This blog entry was originally posted on August 7, 2010, five years after the Supreme Court decided a major case impacting the wine industry. The decision Granholm v. Heald remains important to the wine industry and provides great context for the types of legal issues the American wine industry faces on a day-to-day basis. Because I believe this case to have such a strong influence on the American wine industry, I think it is worth revisiting. Below please find a summary of the background pre-Granholm, a summary of the case, and the legal environment post-Granholm.
General Information on Granholm
In the 2005 opinion of Granholm v. Heald, the Supreme Court ruled in a 5–4 decision that state laws allowing in-state wineries to make direct sales to customers but effectively authorizing out-of-state wineries to make sales only through wholesalers at a greater expense are unconstitutional. The Court reasoned that these laws discriminated against interstate commerce, thus violating the Commerce Clause of the United States Constitution (Art. I, § 8, cl. 3), and were not defensible under the Section 2 of the 21st Amendment. It was further acknowledged that “the constitutional authority of the state to regulate the importation of intoxicating liquors was limited by the requirement under U.S. Const. art. I, § 8, cl. 3, that such regulation could not discriminate against the out-of-state wineries in favor of in-state wineries.” Granholm v. Heald, 544 U.S. 460 (2005). Granholm still serves as good law today for state regulations pertaining to wine sales amongst interstate and intrastate wineries, as well as its constitutionality discussion, and is one of the most recent cases entailing wine laws to reach the Supreme Court.
Legal Environment Pre-Granholm
The nexus of Granholm spans from two distinct and conflicting district court rulings. Two states, New York and Michigan, had laws that prohibited or effectively prevented out-of-state wineries from selling products directly to consumers. Michigan’s law, which was facially discriminatory, allowed in-state wineries to ship directly to in-state consumers, subject to licensing requirements, but all out-of-state wine products were required to be sold from in-state wholesalers before said products could be sold to consumers. New York’s law was more regulatory: it required (1) all wine to be sold through a licensee fully accountable to the state, (2) in-state producers, in order to ship directly to consumers, to obtain an applicable license, and (3) out-of-state producers, in order to become a licensee and gain direct shipment advantages, to establish an in-state distribution operation (consisting of a branch office and warehouse, which posed to be costly, especially for smaller wineries). Moreover, the New York law prohibited out-of-state wineries from obtaining a “farm winery” license, which provided for the most direct manner of shipment to consumers and were not permitted to distribute their wines through direct shipment of applicable in-state licensees.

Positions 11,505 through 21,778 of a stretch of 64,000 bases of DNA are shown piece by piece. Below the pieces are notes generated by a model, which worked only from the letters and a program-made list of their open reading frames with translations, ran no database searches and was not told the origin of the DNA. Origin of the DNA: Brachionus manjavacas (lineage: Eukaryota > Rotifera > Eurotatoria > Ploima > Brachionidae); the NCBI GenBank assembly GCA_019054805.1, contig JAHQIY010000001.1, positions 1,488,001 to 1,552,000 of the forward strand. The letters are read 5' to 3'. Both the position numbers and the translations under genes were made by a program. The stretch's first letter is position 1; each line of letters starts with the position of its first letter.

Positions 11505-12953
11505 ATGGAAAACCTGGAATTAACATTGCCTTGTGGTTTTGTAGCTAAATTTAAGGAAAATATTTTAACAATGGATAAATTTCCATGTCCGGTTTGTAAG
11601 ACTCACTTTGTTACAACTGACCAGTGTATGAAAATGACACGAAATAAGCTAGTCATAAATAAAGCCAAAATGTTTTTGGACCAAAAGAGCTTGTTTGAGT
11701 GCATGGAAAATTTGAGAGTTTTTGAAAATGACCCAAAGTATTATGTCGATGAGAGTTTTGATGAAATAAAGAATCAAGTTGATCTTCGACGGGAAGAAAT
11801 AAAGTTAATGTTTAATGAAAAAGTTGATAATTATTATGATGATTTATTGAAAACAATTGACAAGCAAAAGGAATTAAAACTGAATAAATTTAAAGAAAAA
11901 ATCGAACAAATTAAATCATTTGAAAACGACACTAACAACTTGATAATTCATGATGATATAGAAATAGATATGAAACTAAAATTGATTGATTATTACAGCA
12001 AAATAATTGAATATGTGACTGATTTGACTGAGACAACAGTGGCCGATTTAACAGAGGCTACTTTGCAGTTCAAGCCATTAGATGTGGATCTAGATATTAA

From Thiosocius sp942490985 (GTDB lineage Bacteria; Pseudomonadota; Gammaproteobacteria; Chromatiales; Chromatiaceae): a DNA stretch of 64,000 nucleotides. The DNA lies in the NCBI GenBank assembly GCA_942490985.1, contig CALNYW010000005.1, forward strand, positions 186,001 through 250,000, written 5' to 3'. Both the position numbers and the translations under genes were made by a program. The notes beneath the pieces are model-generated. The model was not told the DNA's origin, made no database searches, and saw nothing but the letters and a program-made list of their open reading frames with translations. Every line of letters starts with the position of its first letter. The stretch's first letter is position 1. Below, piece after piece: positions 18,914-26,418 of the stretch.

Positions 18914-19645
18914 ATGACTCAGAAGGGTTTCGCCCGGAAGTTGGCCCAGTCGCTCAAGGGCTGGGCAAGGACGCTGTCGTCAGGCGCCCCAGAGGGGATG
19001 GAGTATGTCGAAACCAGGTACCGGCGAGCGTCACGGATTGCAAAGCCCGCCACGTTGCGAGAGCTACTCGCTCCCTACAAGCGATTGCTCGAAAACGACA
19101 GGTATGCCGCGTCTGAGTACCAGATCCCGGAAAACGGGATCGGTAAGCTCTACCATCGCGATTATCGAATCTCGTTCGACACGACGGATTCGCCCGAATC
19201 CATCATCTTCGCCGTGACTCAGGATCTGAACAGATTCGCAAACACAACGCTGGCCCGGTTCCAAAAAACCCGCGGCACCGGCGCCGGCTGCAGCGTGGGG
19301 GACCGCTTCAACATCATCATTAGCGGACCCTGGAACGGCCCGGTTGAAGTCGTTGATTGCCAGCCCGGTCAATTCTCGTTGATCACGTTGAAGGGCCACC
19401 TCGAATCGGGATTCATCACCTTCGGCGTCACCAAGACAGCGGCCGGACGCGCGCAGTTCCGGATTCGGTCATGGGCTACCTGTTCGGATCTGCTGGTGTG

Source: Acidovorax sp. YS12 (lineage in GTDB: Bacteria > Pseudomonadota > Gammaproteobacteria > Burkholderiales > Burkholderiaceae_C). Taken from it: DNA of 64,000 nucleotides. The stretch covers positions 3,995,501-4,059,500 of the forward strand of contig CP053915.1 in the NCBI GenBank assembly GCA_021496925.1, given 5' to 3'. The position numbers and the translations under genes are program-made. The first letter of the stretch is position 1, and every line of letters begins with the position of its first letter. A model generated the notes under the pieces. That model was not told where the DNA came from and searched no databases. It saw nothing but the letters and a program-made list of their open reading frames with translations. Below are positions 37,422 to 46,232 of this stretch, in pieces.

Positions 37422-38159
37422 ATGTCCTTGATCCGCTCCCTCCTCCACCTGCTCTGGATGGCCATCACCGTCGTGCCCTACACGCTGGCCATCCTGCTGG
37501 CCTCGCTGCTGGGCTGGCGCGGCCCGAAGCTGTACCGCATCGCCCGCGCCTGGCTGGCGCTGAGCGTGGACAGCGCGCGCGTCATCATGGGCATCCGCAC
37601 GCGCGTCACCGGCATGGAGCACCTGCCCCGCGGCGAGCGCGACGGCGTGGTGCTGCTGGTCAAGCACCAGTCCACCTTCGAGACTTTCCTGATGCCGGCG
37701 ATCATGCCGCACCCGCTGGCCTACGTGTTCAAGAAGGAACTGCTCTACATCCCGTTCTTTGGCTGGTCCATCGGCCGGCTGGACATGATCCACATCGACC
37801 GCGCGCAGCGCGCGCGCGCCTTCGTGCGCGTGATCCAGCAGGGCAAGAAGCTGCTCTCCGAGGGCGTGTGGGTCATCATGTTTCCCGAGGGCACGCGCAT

During this time period, the majority of wine distributors opposed allowing direct shipment by wineries, asserting that even a small winery’s direct shipment was a threat to distributors. Many distributors believed their line in the distribution process served as a barricade against even the remote possibility for criminal influences in the liquor industry and/or the illegal sales of liquor to minors over the Internet. Remember that much of the direct sales, especially from out-of-state wineries, were conducted over the Internet during a time period of global technological expansion. (In fact, from 1994 to 1999, the amount of consumer spending on direct wine sales doubles and reached about $500 million, or about 3% of all wine sales.) (Federal Trade Commission.) In addition, that time period saw a dramatic growth in the number of small wineries throughout the United States, and direct shipping via the Internet was viewed as a means for such small wineries to increase their sales and shipments.
Essentially, a group of Michigan residents brought suit against state officials in federal district court, alleging that Michigan’s direct-shipment laws discriminated against interstate commerce and violated Article I, § 8, cl. 3 of the United States Constitution. The district court granted summary judgment to the defendants, but on appeal, the Sixth Circuit reversed, remanded, and concluded that the 21st Amendment was not grounds for defense of the laws and Michigan’s regulations were unconstitutional because the state did not prove that it could not meet its procedural objectives through nondiscriminatory manners.
The story for New York is quite the contrary. Out-of-state wineries and several New York consumers filed suit against state officials in New York federal court, also alleging that the New York laws violated the commerce clause. The district court granted plaintiffs summary judgment, but on appeal, the United States Court of Appeals for the Second Circuit reversed and held that New York’s laws fell within legal scope of the 21st Amendment.
The United States Supreme Court, in 2005, granted certiorari to both of these cases. In its decision, it affirmed the judgment of the Sixth Circuit and reversed that of the Second Circuit.
Supreme Court’s Analysis in Granholm
Justice Kennedy delivered the majority opinion of Granholm, asserting that the direct-shipment laws of both New York and Michigan violated the Commerce Clause because neither state substantiated that its objectives could not be obtained by other nondiscriminatory mechanisms and that Section 2 of the 21st Amendment was not a justifiable ground to regulate interstate commerce in a discriminatory manner, giving preferential treatment to in-state wineries.
In his analysis, Kennedy greatly relied on the history of the Commerce Clause, the text of which is cited below:
“[The Congress shall have power] To regulate Commerce with foreign Nations, and among the several States, and with the Indian tribes;” U.S. Const. art. I, § 8, cl. 3.